Trumbull – A Christmas Report From Trumbull, Connecticut (5) – December 30, 1945

This is the final installment of Grandpa’s Christmas Report from 1945 with a letter from Dave and some final thoughts.

Alfred Duryee Guion at his trusty Remington typewriter

And to top off here’s a letter from Dave (nothing from Dan lately): Dear Dad: You’re first on the list of people whom I hope I will write to tonight (December 17th). This is the first night in quite some time that I’ve sat down to write. My laxity can be blamed on the Army. First of all they’ve put me to work. I’m now working in the GHQ message center. Were still in the 3373d but we may be transferred to GHQ in which case we would be sent to Korea. We have no desire to go to Korea. Forget all about those low morale letters I wrote. I am once again happy here. There is an athletic and recreation center here in Manila that is opening up, super PX’s all over town with ice cream, restaurants, hamburgers, etc. It’s got now to a point where the folks back home are the ones whose morale will suffer. There’s no time for writing letters anymore. There are also innumerable shows being presented around town. Another thing that has helped me is the one thing that most fellows don’t have overseas and that the Army can’t supply – a girl. Come to think of it the Army does supply girls but not ladies, and a lady is what I have met here. Now stop thinking what you are thinking. I’m not going to bring home a Philipino bride. The girl is about 25 years old, a schoolteacher, plans to become an old maid and would stop even talking to me if I started getting romantic with her. She works down at the Manila Club behind a counter playing cards and checkers with lonely GI’s and handing out cards, checkers and ping-pong paddles and balls — so, I sit and play cards and talk to her. I met her through one of the guys in our outfit. She used to teach first and second grade in the little village outside Manila. She told me a little about how it was out there during the occupation. She says sometimes she wakes up at night screaming from bad dreams. It seems funny to talk to a young woman who has seen more war-caused hell than I’ll ever see in my life. She said when the Jap’s were retreating they went around to all the houses getting the girls. Her father put her and her three sisters in the back room and told them that if the Japs got them it would be over his dead body. He meant it literally. Esther says she never will know why the Jap’s didn’t stop at her house.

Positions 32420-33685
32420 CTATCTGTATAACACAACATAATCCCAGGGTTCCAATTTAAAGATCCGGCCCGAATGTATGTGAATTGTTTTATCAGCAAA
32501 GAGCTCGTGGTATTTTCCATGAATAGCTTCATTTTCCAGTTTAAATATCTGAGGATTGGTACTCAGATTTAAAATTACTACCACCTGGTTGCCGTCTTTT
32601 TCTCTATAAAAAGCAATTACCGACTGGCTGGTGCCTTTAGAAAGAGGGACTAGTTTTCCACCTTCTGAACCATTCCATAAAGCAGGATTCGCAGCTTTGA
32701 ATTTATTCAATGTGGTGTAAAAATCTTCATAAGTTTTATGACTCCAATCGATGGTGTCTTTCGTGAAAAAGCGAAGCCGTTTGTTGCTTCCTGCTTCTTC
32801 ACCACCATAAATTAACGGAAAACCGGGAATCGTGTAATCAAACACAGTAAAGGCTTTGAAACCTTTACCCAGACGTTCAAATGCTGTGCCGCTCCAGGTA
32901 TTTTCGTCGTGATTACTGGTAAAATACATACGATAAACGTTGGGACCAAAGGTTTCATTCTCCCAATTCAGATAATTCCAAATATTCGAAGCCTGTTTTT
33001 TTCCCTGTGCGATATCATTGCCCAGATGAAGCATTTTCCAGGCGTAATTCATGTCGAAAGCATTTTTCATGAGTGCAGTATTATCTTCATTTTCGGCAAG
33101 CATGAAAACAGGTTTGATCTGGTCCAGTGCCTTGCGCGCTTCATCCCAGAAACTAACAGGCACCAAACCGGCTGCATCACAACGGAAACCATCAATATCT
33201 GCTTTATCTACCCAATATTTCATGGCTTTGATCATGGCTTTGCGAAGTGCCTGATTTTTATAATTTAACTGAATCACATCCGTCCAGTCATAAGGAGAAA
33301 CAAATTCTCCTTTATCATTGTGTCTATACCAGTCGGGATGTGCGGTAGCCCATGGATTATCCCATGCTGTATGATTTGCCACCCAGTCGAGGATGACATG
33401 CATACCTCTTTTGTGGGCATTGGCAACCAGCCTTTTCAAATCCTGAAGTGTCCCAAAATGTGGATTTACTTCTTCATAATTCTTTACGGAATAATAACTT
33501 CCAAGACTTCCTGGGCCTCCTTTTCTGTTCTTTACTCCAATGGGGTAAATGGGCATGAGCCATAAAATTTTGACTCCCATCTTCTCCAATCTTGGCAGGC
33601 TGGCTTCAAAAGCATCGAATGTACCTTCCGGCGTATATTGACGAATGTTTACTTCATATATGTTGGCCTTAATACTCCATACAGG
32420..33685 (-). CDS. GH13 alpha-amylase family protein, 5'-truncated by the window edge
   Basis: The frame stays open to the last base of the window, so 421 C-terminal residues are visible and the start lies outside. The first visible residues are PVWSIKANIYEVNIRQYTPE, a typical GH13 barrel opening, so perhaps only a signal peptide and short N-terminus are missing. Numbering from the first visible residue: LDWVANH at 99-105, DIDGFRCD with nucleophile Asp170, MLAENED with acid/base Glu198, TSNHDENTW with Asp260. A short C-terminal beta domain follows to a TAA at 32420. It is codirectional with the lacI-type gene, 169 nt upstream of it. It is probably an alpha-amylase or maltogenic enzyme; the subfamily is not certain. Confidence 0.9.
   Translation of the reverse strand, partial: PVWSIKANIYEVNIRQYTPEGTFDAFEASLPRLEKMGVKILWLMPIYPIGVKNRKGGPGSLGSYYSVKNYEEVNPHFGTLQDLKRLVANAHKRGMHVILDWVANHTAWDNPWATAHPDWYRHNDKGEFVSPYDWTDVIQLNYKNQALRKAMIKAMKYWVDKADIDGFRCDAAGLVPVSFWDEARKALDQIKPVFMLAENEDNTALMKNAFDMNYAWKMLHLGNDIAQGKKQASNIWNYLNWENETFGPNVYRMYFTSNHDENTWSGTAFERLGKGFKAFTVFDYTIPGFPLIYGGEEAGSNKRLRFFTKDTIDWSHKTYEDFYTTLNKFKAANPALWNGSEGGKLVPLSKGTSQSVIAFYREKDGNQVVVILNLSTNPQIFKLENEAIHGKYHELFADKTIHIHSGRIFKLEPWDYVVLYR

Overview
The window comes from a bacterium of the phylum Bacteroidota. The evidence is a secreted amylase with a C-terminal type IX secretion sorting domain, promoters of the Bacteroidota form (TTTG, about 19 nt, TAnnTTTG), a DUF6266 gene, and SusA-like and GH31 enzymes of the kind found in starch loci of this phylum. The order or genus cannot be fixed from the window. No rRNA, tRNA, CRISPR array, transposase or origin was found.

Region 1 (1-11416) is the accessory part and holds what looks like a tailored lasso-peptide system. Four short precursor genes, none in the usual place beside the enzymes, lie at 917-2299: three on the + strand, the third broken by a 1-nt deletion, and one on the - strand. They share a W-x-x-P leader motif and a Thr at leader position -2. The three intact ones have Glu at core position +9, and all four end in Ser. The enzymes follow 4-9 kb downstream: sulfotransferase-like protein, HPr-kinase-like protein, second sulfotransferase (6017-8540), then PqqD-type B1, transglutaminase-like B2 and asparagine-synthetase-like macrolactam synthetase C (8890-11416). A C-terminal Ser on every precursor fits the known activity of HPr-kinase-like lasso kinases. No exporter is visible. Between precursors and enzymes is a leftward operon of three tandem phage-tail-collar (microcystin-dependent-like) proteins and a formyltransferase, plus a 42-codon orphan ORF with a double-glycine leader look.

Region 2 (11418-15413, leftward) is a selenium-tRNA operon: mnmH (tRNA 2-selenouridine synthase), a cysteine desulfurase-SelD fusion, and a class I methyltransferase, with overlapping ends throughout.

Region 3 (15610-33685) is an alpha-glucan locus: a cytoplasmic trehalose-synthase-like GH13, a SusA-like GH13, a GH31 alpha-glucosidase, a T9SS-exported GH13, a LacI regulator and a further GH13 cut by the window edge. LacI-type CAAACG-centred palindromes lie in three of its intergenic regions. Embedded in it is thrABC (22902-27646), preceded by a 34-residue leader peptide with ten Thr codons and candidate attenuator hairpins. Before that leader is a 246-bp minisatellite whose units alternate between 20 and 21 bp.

Christmas Report    page 7

(Dave’s letter continues:)

David Peabody Guion

Today I got a package containing this writing paper. I don’t know when it was mailed but it was to the old address. Maybe it was sent just after you got that letter from me that was written on toilet paper. It so happens that I need paper now just about as badly as I did then, so thanks. If things keep going as they have been I’ll be on my way home in another three months. I wouldn’t send anything expensive in any packages from now on if I were you. I would like some canned food though, peanut butter, jam, cheese, canned chicken, etc. try to send canned stuff — the rest gets spoiled. Something to make sandwiches out of is best, nothing that has to be heated.”